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10 Questions with Jill Schupp

As part of our ongoing election coverage, we asked the Democratic state senate candidate Jill Schupp 10 questions.

The Missouri Times: First things first, “conventional wisdom” says this will be a close race. Do you agree?

Voters know me. They know what I stand for. There is a lingering buyer’s remorse from four years ago, when another Republican candidate with no track record and no accountability narrowly won. The race will be close – not because there isn’t a clear choice, but because with no statewide races and very little on the ballot, turnout will be a challenge for both sides. We have been planning for this and have built a strong field program focused on voter turnout.

TMT: A recent poll released by Republicans showed Jay Ashcroft leading by a few percentage points. Assuming you’ve done your own polling, how do you respond to that?

We are aware of multiple polls that have me leading, even after my opponent spent more than $200,000 in the primary to build his name ID. The polls, including the poll you referenced, show high unfavorables for my opponent. Our polling shows me with a double digit lead once voters have balanced information about both candidates.


TMT: Ashcroft has been the beneficiary of two sizeable donations from state Republicans. How important is it to outraise your opponent?

It isn’t. I have the resources needed to communicate with voters. I have held a significant cash on-hand advantage throughout the entire campaign. Unified support on the Democratic side meant that I didn’t have to spend money in the primary. My opponent spent more than $200,000 in the primary and nearly 46% of Republican primary voters still voted for someone else.

My contributions are coming from people: people who will vote in November, who are volunteering and who are helping the campaign in many other ways. That kind of support can’t be bought.

TMT: You’ve had a lot of time to meet with voters. What’s the issue you hear most consistently raised by your constituents?

People are concerned about the economy above all else. I share that concern. I will fight for more jobs, better schools and stronger opportunities for Missouri families.

TMT: What’s a past legislative accomplishment or experience that you think makes you uniquely qualified to serve in the Senate?

Legislative accomplishments can happen in a variety of ways.  It is critical to be open to the possibilities, to think differently and to look for creative solutions to problems. When the Lt. Governor’s office was being defunded of the $300,000-$500,000 per year it was using in an unbid state contract to pay for having veterans stories recorded for the Library of Congress, it was clear that this was money the state simply did not have to spend.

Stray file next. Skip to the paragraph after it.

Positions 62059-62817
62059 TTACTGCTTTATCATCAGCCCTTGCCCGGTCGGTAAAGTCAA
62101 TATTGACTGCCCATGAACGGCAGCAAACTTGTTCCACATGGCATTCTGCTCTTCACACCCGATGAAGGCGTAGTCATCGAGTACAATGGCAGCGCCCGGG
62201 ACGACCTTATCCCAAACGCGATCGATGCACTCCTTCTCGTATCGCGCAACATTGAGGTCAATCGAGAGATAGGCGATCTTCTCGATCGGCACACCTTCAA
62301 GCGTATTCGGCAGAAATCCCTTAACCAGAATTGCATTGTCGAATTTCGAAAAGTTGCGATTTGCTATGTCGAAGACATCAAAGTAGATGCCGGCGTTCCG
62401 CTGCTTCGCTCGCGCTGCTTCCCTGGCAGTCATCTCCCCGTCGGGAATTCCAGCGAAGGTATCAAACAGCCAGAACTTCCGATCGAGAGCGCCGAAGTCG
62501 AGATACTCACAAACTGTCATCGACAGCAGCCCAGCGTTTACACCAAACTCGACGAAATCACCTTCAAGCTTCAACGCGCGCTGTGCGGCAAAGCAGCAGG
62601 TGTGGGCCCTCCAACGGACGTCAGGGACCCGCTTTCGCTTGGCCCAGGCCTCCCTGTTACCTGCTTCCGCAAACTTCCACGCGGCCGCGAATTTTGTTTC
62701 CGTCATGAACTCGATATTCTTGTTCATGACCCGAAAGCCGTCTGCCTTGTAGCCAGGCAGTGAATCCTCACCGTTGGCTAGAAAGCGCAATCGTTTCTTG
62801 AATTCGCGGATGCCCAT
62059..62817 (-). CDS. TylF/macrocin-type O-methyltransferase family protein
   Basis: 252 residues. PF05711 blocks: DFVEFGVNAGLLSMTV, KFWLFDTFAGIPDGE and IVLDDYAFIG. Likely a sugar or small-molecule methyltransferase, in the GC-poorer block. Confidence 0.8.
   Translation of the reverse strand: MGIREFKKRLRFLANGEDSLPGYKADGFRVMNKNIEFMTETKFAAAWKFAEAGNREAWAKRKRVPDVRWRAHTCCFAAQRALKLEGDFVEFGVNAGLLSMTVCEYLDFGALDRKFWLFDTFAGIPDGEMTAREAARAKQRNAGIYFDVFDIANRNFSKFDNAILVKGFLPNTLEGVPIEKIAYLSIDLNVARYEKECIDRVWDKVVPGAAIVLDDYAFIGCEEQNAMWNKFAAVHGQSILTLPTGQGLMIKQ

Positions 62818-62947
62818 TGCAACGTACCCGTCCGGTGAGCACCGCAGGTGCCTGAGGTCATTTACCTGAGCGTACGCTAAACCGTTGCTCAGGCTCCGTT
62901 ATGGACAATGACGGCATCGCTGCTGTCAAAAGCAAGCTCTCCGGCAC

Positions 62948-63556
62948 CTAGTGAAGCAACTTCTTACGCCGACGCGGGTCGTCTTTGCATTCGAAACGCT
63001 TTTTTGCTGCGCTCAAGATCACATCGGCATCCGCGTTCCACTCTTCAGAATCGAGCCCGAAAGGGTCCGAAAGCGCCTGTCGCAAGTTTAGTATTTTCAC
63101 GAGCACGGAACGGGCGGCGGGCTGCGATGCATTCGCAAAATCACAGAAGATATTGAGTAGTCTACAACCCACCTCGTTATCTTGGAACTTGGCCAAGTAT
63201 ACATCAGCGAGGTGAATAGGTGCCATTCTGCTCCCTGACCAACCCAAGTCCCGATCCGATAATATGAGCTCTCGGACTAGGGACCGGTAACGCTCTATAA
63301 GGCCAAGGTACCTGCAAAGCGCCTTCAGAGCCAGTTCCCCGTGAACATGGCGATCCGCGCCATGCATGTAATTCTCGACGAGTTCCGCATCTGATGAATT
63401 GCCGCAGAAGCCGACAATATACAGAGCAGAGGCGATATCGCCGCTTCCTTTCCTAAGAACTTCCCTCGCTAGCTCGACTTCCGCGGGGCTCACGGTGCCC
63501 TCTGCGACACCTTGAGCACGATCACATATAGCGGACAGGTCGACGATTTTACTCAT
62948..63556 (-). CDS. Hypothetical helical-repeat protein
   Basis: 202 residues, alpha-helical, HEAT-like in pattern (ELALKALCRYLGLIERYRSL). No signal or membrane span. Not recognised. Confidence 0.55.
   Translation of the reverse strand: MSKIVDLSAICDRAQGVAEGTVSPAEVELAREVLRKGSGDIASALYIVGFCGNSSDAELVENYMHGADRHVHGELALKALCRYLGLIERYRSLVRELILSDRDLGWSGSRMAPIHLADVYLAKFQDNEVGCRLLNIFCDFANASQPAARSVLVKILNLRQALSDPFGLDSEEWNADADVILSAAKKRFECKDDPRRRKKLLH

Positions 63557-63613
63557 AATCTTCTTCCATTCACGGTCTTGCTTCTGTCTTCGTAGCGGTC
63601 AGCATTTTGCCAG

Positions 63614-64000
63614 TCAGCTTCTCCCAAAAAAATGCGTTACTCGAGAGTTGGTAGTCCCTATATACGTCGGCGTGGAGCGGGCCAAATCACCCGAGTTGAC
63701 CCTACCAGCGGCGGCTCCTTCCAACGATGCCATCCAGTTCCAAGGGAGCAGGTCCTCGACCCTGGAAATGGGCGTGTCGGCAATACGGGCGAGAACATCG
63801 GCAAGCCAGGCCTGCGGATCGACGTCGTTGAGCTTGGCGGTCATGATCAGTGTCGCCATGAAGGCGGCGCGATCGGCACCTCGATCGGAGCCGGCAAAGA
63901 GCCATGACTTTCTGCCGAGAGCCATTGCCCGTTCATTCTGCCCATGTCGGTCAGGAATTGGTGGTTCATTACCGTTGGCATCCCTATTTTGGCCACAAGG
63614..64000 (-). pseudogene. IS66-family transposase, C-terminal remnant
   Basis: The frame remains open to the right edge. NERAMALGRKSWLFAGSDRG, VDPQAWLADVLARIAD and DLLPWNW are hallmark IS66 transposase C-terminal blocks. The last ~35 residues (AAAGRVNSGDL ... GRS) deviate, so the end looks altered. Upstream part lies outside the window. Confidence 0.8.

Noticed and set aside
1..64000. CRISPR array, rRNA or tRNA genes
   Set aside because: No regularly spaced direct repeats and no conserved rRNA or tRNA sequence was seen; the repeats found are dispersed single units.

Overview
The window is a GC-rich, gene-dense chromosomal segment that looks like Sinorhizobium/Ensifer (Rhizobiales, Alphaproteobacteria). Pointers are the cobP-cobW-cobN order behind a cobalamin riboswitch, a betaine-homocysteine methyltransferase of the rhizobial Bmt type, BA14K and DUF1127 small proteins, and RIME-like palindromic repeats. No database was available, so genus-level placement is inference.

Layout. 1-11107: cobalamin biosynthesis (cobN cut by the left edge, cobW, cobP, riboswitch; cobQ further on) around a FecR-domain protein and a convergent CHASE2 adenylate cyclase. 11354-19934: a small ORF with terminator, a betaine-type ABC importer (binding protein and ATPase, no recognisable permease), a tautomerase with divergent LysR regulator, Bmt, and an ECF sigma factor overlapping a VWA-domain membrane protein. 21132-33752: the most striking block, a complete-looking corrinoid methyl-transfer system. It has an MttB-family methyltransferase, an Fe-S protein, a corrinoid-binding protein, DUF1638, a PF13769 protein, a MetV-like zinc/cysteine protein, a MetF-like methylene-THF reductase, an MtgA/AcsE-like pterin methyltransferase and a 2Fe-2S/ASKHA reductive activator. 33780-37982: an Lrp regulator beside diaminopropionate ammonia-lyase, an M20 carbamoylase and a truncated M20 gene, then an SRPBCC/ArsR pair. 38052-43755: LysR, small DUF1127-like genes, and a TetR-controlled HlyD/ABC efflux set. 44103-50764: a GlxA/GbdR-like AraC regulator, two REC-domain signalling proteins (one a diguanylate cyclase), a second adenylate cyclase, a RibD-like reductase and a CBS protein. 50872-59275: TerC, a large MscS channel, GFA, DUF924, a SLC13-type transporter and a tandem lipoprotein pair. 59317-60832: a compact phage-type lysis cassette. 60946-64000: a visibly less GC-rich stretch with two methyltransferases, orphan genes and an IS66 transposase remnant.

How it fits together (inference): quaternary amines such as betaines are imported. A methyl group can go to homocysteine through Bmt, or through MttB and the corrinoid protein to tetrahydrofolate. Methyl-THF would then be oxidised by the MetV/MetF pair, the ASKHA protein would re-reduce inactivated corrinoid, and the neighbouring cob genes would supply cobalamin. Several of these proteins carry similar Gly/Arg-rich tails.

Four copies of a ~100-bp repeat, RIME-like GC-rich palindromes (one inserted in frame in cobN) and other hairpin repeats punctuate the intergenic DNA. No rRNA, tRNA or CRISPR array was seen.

However, defunding the program meant those important stories of the rank and file members of our armed forces would be lost. I made a commitment to work with the University and other organizations to find a way to ensure that stories would be told and recorded for posterity, archived with the State Historical Society and the Library of Congress. I founded the Missouri Veterans History Project (MVHP) with the help of many other good people and their organizations. This volunteer-based program is alive and well today. Over 650 Missouri veterans have told and had their stories archived, saving the state more than $1 million dollars and continuing to honor the service of these men and women who make up the fabric of our nation’s history.  

TMT: In that same vein, can you talk about a few things that distinguish you from your opponent?

We have very different life experiences. I was raised here and I raised my family here.  I’ve seen changes in Missouri that have moved us from a state centered around common sense middle class values to become a state run by extremists. We are off track. I have worked with passion, resolve and success in public service and will continue to blend my strong work ethic with experience in the world of business, raising a family and volunteering in the community into moving this district and this state in a positive direction. I wasn’t recruited to run because of my family name. I have been fighting for middle class families in every aspect of public service from my days on the school board to my days in the State House.

TMT: The Senate left veto session on a somewhat tense note, and Democrats will remain distinctly outnumbered in the chamber even with successes in November. How do you anticipate trying to navigate such a difficult and sometimes partisan environment?

My approach has always been one of collaboration. It doesn’t matter who gets credit if you can get something positive done. Sometimes, as a member of the minority, that may mean playing defense against extreme legislation.

TMT: What’s an issue that you feel there is a bipartisan agreement on among lawmakers in Jefferson City?

We agree that we need to bring more jobs to Missouri and to do that, we have to make sure all of our kids get a quality education. We disagree on the best way to achieve those outcomes.

TMT: Your district last elected Sen. John Lamping who is nowhere near you on the ideological spectrum. Has the 24th gotten more conservative or more liberal since 2010?

Neither. Voters in the 24th District don’t want an extreme candidate on either end of the spectrum. They want someone who will stand up for middle class values and stand up to special interests that have highjacked the agenda in Jefferson City. That is why I’m running.

TMT: Finally, assuming you’re elected, what’s the first piece of legislation you’d like to file?

Special interests have too much power in Jefferson City. I will file legislation to reinstate contribution limits. I will also continue to work to pass Nathan’s Law to help ensure the safety and well-being of Missouri children.